18th November 2011
Humans and technology are an interesting combination.
Humans are good at finding new ways to do things, inventing. That's one of the main reasons why we dominate the planet (and risk destroying it and ourselves), we're so good at thinking of new things.
So I like the quote from Brian Appleyard in Prospect "For Britain, as elsewhere, technology will be crucial. ……The next state will-or should be-not a machine dream augmented by humans but a human reality augmented by machines."
We tend to think of technology, be it 3D copying, computing or whatever as something way beyond what humans can do. But actually there are lots of things that people do far better than technology – the essential problems are getting each to do the right elements in the system and to handle the link between the two, the interface.
This is usually spoken of as "human-machine interaction" or HCI, human-computer interaction.
David Norman (who is one of my heroes) said that it shouldn't be human-machine interaction, but human-work interaction, with the machine as a possible means to do the work. That obviously fits in with Appleyard's comment, we want to focus not on the technology as technology, but in terms of what we want to achieve.
To give an example of "good" HMI, that is intended for a work purpose and uses the technology and the human elements well, think of an aircraft cockpit. It was (now it is more sophisticated, has more technology, and in some ways has a worse interface) designed so that when all the systems were operating normally, all the needles on dials pointed the same way.
Humans have the ability, called cognitive pop-out, to detect breaks in patterns. Go into a room with blue dots on the wallpaper and if there is a red dot somewhere, you'll see it.
Whether you can fly a plane or not, go into a cockpit with needles that generally point one way and one that points in a different direction and your eye will be drawn to it.
That system uses the technology and the human system well to achieve the objective, flying the plane safely. You can't turn off the human system and you don't need to pre-programme it. It isn't unknown for the technology to break down because something wasn't anticipated (the space shuttle, Apollo 13 etc.) or for the system to be turned off (for example, when an unusually tall crew member knocked off a system that was supposed to be impossible to turn off accidentally).
Take an example of the opposite, where the technology is very clever, but doesn't integrate with the human ability.
Accounting is difficult for most humans. You enter credits and debits in what seem the wrong places intuitively, and people aren't very good at entering and adding lots of figures without error. So we invented double entry bookkeeping. If your two columns don't add up, you've made a mistake and check it.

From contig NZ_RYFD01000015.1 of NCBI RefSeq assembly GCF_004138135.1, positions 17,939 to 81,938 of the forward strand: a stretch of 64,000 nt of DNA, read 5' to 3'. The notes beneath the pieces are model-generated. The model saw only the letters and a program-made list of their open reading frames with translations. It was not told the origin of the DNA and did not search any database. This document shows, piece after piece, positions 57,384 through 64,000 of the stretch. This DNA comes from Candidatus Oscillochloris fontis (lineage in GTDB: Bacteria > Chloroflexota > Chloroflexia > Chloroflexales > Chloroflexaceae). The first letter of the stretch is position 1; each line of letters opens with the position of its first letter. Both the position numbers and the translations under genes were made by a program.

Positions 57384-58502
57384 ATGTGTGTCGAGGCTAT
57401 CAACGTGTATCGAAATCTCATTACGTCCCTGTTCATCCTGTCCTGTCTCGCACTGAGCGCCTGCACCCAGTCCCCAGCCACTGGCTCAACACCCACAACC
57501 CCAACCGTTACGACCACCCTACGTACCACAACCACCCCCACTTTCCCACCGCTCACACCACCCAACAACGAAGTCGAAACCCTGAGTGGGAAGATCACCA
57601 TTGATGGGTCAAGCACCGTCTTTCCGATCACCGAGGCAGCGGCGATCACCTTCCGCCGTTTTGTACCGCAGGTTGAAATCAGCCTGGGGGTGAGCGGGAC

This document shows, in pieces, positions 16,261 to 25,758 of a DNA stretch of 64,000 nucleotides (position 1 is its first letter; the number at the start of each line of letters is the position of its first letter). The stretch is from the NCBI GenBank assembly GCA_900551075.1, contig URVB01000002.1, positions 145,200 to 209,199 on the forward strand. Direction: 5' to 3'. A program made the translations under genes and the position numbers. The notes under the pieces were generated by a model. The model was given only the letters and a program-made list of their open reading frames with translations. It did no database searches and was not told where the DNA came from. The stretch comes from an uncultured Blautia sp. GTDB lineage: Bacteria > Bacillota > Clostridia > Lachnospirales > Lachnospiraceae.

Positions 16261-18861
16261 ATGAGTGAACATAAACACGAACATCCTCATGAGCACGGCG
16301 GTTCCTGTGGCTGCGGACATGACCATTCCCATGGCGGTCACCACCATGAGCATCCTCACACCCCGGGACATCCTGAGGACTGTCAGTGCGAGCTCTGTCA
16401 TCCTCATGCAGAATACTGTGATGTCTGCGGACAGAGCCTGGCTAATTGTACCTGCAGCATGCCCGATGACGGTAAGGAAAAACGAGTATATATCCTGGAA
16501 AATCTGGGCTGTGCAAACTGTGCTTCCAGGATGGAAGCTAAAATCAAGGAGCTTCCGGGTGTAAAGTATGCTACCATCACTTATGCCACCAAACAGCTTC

When we got computers, it seemed like a good idea to automate bookkeeping, because a computer doesn't make simple arithmetic errors.
So when these systems were automated, the first systems automated double entry.
But the whole point of double entry is to make up for the human failing of not being faultless with addition, while computers don't make those sort of mistakes. Meanwhile, the counter intuitive element of putting the credits and debits in the right places and categorising things correctly is still left to the human.
Systems have got much better, now you can simply tell the computer you've got a cheque to pay in or a bill to pay, and a good system will put the entries in the right place and add the figures up for you.
They can even give you graphical information. People are good at noticing patters and our vision is our dominant sense. If you have pictures, then instead of the Board meeting being three hours of the FD explaining to the non-accounting literate members what the numbers mean, they spend the time discussing the trends, margins etc. that they all understand because they can see them pictorially and have an intuitive grasp that they don't have with numbers. The people can see the patterns, trends and implications in the pictures in a way that computers can't.
So the challenge of future technology to make it a useful part of the economy isn't the technology, it is working out what we actually want to do, and then deciding when and how technology might improve on what humans can do themselves.
And part of the challenge, that Martin Sorrell, quoted in the Prospect article, identified, is education.
The issue is that the education, whether aimed at children or adults, always tends to be about the technology itself. That's important, obviously. It's fine saying that we can do just about anything technologically, but we do need people who can do it. But one trouble with the "teach technology" approach is that the speed of development means that your knowledge gets obsolete really quickly unless you are always updating it.
What we need is to educate everybody, children, scientists, politicians, everybody to think in terms of "what would it be really useful to do" – to start with the work, with what we want to achieve, not start with the technology and see if we can find a use for it, because the use we find for it might not be that useful and might actually be less useful than what we have already. That's not necessarily a solid base for an economic miracle.
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